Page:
Three studies: Technology can make a difference

“Fool’s Gold” argues that money spent on technology in K-6 education could better be spent on other, more pressing concerns, such as eliminating the threat of lead poisoning in some urban school districts or paying for educational field trips.

According to Stanford University’s Larry Cuban, a supporter of the Alliance for Childhood report, “There is no clear, commanding body of evidence that students’ sustained use of multimedia machines, the internet, word processing, spreadsheets, and other popular applications has any impact on academic achievement.”

But many technology advocates think there is little long-term evidence showing the effectiveness of technology on learning simply because educational technology is still coming of age in schools. They point to anecdotal, hard-to-quantify evidence that suggests technology can make a difference for students who are more motivated to learn or students collaborating with others across vast distances.

Although quantifiable evidence is hard to come by, a small but growing body of research is beginning to emerge. Besides the study of technology use in Illinois schools (see story, page 10), here are other recent studies that suggest that, used correctly, technology can improve educational outcomes:

1. “West Virginia Story: Achievement Gains from a Statewide Comprehensive Instructional Tech- nology Program” by Dr. Dale Mann, Columbia University; Dr. Charol Shakeshaft, Hofstra University; Jonathan Becker, J.D., Columbia University; and Dr. Robert Kottkamp, Hofstra University (1999).

In this landmark study, researchers examined the educational outcomes of the West Virginia Basic Skills/Computer Education (BS/CE) program, which began in 1990-’91.

At a cost of about $7 million per year, West Virginia provided every elementary school with enough equipment so that each classroom serving the grade targeted that year would have three to four computers, a printer, and a school-wide networked file server.

The program started with the kindergarten class of 1990-’91 and, as that class moved up in grade level, so did the successive waves of new computer installations.

The study revealed that as students were exposed to more elements of the BS/CE program, they scored higher on the Stanford-9 state exam. Researchers attributed an 11-percent rise in test scores to the state’s technology program.

The study also revealed that while participation in BS/CE helped all students perform better, it helped the neediest students the most. According to the report, “Those children without computers at home made the biggest gains in (1) total basic skills, (2) total language, (3) language expression, (4) total reading, (5) reading comprehension, and (6) vocabulary.”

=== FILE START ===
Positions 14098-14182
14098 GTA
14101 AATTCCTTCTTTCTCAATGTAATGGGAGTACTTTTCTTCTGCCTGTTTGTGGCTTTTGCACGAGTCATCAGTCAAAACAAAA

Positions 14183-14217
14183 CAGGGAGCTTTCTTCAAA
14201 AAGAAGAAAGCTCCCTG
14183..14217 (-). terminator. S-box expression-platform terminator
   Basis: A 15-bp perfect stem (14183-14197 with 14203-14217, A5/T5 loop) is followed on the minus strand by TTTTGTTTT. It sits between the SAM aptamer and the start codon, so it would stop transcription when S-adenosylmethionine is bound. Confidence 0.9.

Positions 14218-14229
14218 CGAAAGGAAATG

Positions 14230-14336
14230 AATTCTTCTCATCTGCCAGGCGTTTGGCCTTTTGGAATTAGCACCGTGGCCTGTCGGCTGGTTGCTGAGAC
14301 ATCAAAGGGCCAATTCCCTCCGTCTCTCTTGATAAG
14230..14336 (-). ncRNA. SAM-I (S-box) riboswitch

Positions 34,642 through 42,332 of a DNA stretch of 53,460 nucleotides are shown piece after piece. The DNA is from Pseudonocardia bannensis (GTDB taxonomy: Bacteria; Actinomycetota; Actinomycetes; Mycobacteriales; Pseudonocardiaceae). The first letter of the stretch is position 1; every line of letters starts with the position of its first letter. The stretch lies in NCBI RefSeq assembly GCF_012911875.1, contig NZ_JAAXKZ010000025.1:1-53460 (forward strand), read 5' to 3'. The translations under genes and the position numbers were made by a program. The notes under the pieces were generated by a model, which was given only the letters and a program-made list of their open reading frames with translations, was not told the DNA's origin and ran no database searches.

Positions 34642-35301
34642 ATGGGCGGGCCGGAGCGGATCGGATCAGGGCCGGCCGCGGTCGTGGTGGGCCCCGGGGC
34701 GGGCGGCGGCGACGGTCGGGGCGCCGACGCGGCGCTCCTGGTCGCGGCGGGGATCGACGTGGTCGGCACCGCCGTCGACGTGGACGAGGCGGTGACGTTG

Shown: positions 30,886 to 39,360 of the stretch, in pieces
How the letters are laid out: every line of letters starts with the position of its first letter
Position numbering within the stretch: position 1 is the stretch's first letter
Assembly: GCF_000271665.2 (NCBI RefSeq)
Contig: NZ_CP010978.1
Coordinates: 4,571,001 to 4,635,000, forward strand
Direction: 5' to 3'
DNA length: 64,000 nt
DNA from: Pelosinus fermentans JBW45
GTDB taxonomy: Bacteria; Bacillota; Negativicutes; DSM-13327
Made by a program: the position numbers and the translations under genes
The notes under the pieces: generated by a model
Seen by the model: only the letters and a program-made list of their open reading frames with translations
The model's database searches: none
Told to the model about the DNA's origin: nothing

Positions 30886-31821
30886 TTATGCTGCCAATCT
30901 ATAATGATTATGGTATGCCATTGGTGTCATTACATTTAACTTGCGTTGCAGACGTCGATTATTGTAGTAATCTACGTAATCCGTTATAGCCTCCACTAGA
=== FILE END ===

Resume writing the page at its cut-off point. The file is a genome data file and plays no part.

2. “Idaho Technology Initiative: An Accountability Report to the Idaho Legislature,” prepared by the state Division of Vocational Education and the State Department of Education, Bureau of Technology Services (1999). Produced by the Idaho Council for Technology in Learning, this January 1999 report was charged with justifying the expenditure of one-time and ongoing funds to purchase and integrate technology into the state’s K-12 public schools. It drew from a sampling of 35,885 students.

The principal question of the report asked, “Have students improved their academic performance as a result of the integration of technology in Idaho’s K-12 schools?”

To answer this question, researchers targeted two groups of students, those who were in eighth grade at the time of the study and were preparing to take the Iowa Test of Basic Skills, and those who were in 11th grade and were preparing for the Test of Academic Proficiency.

Based on findings from the sample group, the researchers concluded, “The benefits of technology in teaching and learning are clear: an increase in academic achievement in reading, mathematics, language, and core studies; improved technology literacy; increased communication; well-trained, innovative teaching; positive relationships with the community; more efficient operation of schools; and technically qualified students ready to enter today’s workforce.”

3. “Does it Compute? The Relationship Between Educational Technology and Student Achievement in Mathematics” by Harold Wenglinsky (1998). With support from Education Week and the now-defunct Milken Exchange on Education Technology, Educational Testing Service researcher Harold Wenglinsky provided the first nationwide study of computers in the classroom.

Using data on the performance of fourth- and eighth-graders on the math section of the 1996 National Assessment of Educational Progress (NAEP), and correlating them to other NAEP data on student use of computers at home and in school, Wenglinsky concluded that computers can have a positive impact on student achievement when used selectively by trained teachers.

Learning is enhanced, he found, when computers are used to encourage the development of higher-thinking skills. Simulations and applications, such as spreadsheets, are effective in eighth grade, and math learning games enhance achievement in fourth. Other uses, such as for rote drill-and-practice exercises, may actually have a negative impact.

“When computers are used to perform certain tasks, namely applying higher-order concepts, and when teachers are proficient enough in computer use to direct students toward productive uses … computers do seem to be associated with significant gains in math achievement,” Wenglinsky said.

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